Christopher Rose



B.S. (1979), M.S. (1981) Massachusetts Institute of Technology

Ph.D. (1985) from the Massachusetts Institute of Technology

Associate Director, Rutgers WINLAB; Professor, Communications


Following graduate school, Dr. Rose joined AT&T Bell Laboratories in Holmdel, N.J.  as a member of the Network Systems Research Department. Dr. Rose is currently a Professor of Electrical & Computer Engineering at Rutgers University in New Jersey an Associate Director of the Wireless Networks Laboratory (WINLAB).  

He has been editor for the ACM Wireless Networks (WINET) journal, the IEEE Transactions on Vehicular Technology, and has served on numerous conference technical program committees.  He was technical program co-chair for MobiCom'97, Co-chair of the WINLAB FOCUS'98 on the U-NII, the WINLAB/UC Berkeley FOCUS'99   on Radio Networks for Everything and the UC Berkeley/WINLAB Focus 2000  on Picoradio Networks. Dr. Rose, a past member of the ACM SIGMobile Executive Committee is currently a member of the ACM MobiCom Steering Committee and has also served as General Chair of ACM SIGMobile MobiCom 2001  (Rome, July 2001). In December 1999 and 2003 he served on an international panel to evaluate engineering teaching and research in Portugal. Closer to home Dr. Rose has served on the Scientific Fields Advisory Committee of the New Jersey Commission on Science and Technology.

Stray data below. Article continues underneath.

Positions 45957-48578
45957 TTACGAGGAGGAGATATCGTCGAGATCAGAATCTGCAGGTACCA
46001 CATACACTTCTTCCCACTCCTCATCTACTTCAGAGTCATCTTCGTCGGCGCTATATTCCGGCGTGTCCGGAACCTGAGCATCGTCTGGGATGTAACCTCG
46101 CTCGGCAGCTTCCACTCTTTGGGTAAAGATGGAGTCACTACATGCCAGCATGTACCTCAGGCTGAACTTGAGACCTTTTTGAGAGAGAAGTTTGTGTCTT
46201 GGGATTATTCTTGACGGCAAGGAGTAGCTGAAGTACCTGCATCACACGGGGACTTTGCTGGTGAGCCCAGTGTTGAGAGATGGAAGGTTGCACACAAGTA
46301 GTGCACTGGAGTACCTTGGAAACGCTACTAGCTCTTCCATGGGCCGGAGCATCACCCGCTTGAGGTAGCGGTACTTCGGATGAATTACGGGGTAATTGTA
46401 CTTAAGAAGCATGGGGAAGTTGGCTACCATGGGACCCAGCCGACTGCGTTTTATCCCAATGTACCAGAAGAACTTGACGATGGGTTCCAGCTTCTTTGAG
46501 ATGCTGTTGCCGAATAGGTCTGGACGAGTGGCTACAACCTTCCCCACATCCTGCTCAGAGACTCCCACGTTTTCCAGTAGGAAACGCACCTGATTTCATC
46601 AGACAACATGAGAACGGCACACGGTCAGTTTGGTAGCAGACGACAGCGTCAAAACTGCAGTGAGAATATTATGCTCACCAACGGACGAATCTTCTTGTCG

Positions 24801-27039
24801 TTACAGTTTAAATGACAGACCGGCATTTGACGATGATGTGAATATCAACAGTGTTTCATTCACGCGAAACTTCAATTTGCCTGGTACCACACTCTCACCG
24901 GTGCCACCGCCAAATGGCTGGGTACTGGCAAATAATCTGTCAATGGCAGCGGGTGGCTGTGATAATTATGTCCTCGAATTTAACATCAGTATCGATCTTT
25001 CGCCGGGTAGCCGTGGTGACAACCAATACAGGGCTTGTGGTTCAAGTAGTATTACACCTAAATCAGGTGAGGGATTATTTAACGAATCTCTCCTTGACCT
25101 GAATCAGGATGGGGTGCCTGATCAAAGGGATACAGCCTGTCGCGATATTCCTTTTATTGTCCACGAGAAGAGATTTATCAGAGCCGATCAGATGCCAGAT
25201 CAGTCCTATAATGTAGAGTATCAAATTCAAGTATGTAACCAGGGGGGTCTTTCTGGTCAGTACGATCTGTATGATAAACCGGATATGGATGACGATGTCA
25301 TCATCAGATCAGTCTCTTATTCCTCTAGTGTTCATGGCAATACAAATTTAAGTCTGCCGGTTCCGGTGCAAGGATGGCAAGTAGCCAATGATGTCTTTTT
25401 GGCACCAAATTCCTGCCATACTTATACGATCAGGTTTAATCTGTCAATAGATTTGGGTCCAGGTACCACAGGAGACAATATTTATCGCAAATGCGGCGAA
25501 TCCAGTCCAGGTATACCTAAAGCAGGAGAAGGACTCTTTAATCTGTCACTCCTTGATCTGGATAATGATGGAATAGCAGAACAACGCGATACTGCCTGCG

His current technical interests include novel mobile communications networks, applications of genetic algorithms to control problems in communications networks and most recently, interference avoidance methods using universal radios to foster peaceful coexistence in what will be the wireless ecology of the 5GHz U-NII bands.  This work, co-authored with Sennur Ulukus  and Roy Yates,  received the 2003 IEEE Marconi Prize Paper Award in Wireless Communications.  .

For fun, as an outgrowth of research on opportunistic communications,  he is also considering the details of a  problem everyone has wondered about at one time or another: how will our first extraterrestrial civilization contact occur? Christopher Rose' paper which appeared on the cover of Nature and has generated some significant press flap. The topic, strangely enough, is interstellar communication, and the main result is that we might do better to look for physical artifacts (messages in a bottle) from the stars than to listen using radiotelescopes.  


Computer Scientists of the African Diaspora

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State University of New York at Buffalo

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